Mars Is Drier Than Expected

The surface areas of Mars are colored blue to show lots of subsurface hydrogen, indicating the presence of water.

A spacecraft orbiting Mars has discovered deposits of ice at its south pole so thick that they would cover the planet in 36 feet of water if they were melted, said scientists. The scientists used the joint NASA-Italian Space Agency radar instrument on the European Space Agency Mars Express spacecraft to estimate the thickness and volume of ice deposits at the Martian south pole. These ice deposits cover an area larger than Texas.

The deposits, up to 2.3 miles thick, are under a polar cap of white frozen carbon dioxide and water, and appear to be composed of at least 90 percent frozen water, with dust mixed in, according to findings published in the journal Science.

Scientists have known that water exists in frozen form at the Martian poles, but this research produced the most accurate measurements of just how much there is.

They are eager to learn about the history of water on Mars because water is fundamental to the question of whether the planet has ever harbored microbial or some other life. Liquid water is a necessity for life as we know it.

Characteristics like channels on the Martian surface strongly suggest the planet once was very wet, a contrast to its present arid, dusty condition.

But researchers are baffled by what happened to the water -- perhaps only 10 percent of the water that once existed on Mars is now trapped in the polar ice caps.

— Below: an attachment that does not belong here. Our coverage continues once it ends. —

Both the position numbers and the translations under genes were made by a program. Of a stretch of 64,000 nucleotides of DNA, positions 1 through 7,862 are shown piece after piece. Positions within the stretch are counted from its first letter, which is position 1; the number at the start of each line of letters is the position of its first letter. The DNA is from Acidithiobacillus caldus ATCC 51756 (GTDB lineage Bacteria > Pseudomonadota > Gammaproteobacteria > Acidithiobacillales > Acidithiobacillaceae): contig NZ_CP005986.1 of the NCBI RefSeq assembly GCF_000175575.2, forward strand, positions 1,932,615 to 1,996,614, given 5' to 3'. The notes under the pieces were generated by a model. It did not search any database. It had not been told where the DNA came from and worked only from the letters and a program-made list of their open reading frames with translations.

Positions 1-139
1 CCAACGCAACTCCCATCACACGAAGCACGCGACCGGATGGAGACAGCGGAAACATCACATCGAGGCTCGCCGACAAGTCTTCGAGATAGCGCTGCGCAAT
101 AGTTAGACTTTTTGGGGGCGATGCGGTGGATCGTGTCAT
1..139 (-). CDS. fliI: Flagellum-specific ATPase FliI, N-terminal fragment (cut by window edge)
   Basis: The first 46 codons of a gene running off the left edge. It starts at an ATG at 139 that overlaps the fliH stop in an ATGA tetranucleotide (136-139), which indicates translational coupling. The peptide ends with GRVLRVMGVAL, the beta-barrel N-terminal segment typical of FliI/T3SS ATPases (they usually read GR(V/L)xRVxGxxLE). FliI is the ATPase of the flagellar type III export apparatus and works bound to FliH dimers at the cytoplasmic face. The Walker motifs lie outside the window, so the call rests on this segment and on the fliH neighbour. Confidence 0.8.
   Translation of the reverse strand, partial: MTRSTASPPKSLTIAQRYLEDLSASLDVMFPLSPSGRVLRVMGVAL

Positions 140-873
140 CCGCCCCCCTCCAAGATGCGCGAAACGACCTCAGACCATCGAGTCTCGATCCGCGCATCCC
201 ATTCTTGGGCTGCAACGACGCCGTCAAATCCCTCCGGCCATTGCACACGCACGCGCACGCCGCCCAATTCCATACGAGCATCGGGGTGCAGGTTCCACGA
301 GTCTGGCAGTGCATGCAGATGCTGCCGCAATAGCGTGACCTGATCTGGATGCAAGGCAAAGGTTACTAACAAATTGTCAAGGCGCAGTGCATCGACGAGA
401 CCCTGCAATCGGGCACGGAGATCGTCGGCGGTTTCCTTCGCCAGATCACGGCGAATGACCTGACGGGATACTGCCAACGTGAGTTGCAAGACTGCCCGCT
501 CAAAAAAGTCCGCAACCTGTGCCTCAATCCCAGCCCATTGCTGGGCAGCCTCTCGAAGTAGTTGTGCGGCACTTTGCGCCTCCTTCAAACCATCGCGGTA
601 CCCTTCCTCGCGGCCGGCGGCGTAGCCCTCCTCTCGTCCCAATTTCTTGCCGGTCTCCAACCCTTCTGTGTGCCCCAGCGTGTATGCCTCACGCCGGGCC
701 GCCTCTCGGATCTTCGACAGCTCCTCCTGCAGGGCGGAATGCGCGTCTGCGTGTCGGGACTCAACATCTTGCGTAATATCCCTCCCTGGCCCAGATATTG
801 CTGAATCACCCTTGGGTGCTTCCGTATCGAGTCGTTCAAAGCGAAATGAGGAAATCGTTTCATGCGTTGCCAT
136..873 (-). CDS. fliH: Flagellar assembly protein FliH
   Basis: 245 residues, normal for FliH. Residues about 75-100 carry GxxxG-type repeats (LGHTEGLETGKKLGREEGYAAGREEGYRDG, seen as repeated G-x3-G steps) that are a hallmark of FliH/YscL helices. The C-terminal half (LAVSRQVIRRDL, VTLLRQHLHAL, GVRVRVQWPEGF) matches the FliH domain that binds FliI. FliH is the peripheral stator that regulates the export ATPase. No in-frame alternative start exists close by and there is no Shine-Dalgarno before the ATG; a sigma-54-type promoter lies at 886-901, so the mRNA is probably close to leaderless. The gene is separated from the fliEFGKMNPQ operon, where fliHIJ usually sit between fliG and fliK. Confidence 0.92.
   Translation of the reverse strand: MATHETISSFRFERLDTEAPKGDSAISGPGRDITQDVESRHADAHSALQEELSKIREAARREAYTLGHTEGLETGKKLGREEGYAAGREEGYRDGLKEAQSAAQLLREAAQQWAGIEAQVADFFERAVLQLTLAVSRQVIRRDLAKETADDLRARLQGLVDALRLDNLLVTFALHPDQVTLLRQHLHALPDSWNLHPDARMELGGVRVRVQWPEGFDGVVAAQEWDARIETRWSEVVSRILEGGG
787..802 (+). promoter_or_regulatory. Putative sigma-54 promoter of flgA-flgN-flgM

"Even if you took the water in these two (polar) ice caps and added it all up, it's still not nearly enough to do all of the work that we've seen that the water has done across the surface of Mars in its history."

Cited story.

Image source.


tags: ,

More like this

A newly found, buried deposit of frozen carbon dioxide -- dry ice -- near the south pole of Mars contains about 30 times more carbon dioxide than previously estimated to be frozen near the pole. This map color-codes thickness estimates of the deposit derived and extrapolated from observations by…
The Mars Reconnaissance Orbiter has acquired data that seems to indicate that Mars has dry-ice snowfalls. From a press release by NASA: Frozen carbon dioxide, better known as "dry ice," requires temperatures of about minus 193 degrees Fahrenheit (minus 125 Celsius), which is much colder than…
"Mars once was wet and fertile. It's now bone dry. Something bad happened on Mars. I want to know what happened on Mars so that we may prevent it from happening here on Earth." -Neil deGrasse Tyson Oh, it's true alright, something bad did once happen on Mars. And although there isn't any real…
Below is the second part of my interview with planetary geologist Bethany Ehlmann. In the first part, she discussed two of her recent papers on Martian geology (see citations below). In this segment, she discusses water on Mars more generally. Bethany Ehlmann Nick Anthis: Would it be possible to…